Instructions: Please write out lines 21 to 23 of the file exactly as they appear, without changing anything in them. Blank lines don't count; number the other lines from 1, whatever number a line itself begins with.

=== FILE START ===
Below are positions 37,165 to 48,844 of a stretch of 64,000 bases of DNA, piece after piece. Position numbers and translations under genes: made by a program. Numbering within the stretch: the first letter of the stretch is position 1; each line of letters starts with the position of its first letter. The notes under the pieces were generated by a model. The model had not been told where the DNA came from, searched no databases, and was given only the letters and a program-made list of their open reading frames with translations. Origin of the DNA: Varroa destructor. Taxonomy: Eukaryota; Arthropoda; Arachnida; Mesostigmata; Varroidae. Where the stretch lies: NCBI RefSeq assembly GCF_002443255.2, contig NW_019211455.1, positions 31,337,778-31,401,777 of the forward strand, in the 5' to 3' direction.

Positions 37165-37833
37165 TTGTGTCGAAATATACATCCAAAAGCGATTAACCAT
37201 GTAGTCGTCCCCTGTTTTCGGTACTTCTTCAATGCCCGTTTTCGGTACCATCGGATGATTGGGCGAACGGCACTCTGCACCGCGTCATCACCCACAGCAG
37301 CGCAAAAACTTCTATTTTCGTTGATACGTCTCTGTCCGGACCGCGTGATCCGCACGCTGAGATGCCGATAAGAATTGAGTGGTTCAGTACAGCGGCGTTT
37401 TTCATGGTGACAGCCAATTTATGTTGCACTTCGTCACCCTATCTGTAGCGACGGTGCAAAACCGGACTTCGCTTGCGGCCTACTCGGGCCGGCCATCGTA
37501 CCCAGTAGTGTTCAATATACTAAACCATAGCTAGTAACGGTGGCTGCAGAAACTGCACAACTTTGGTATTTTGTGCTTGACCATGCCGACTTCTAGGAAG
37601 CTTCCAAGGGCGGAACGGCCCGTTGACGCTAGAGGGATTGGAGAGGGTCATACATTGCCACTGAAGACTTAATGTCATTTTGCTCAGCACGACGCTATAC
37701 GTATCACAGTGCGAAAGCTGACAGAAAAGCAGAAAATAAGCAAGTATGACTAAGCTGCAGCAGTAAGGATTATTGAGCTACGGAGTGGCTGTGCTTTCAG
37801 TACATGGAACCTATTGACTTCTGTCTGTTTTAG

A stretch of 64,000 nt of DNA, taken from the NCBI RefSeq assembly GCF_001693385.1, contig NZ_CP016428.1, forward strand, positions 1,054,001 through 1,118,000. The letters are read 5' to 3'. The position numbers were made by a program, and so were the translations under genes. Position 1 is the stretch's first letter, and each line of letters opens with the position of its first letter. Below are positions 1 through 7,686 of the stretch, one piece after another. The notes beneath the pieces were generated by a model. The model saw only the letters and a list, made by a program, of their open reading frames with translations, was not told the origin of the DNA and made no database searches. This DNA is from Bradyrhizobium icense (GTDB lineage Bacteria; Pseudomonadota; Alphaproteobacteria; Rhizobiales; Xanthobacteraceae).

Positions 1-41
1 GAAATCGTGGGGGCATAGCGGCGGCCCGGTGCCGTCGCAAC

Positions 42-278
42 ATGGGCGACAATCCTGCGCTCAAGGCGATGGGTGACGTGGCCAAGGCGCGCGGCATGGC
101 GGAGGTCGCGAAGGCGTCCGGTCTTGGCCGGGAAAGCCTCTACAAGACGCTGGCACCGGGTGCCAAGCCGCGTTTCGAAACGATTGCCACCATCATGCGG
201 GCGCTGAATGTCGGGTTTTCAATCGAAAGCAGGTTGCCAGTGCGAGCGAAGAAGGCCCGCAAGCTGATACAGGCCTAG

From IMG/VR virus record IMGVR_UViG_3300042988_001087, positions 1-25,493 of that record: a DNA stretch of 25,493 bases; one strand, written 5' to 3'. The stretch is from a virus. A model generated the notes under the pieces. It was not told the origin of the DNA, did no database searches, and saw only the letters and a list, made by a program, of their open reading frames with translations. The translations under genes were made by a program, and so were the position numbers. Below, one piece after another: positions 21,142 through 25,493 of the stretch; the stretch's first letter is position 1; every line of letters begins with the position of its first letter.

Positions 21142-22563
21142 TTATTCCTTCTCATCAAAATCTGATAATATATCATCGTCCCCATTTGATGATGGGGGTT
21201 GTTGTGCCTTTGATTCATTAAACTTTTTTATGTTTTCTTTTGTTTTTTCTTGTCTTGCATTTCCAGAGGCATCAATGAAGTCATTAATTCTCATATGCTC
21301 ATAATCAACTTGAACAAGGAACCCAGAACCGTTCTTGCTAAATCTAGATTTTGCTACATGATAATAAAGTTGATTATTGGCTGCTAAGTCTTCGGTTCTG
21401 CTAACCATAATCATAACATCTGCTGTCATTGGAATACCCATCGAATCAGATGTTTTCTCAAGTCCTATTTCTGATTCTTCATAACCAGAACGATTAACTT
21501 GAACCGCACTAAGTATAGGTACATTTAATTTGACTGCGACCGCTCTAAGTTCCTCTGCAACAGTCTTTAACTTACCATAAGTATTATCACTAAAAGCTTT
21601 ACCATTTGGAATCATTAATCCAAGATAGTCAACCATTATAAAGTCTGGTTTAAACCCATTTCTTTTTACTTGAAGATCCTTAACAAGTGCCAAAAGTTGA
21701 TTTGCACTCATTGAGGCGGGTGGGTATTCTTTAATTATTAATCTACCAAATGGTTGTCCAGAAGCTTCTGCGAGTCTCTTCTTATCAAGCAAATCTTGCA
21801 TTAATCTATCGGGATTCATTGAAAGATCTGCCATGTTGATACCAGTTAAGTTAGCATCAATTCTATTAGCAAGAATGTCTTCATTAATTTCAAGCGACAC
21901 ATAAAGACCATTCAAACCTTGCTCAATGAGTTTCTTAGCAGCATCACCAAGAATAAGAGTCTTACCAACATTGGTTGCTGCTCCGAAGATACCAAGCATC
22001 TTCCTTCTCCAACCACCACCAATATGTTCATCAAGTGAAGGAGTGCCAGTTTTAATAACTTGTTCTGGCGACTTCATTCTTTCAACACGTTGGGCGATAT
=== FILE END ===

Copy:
21201 GTTGTGCCTTTGATTCATTAAACTTTTTTATGTTTTCTTTTGTTTTTTCTTGTCTTGCATTTCCAGAGGCATCAATGAAGTCATTAATTCTCATATGCTC
21301 ATAATCAACTTGAACAAGGAACCCAGAACCGTTCTTGCTAAATCTAGATTTTGCTACATGATAATAAAGTTGATTATTGGCTGCTAAGTCTTCGGTTCTG
21401 CTAACCATAATCATAACATCTGCTGTCATTGGAATACCCATCGAATCAGATGTTTTCTCAAGTCCTATTTCTGATTCTTCATAACCAGAACGATTAACTT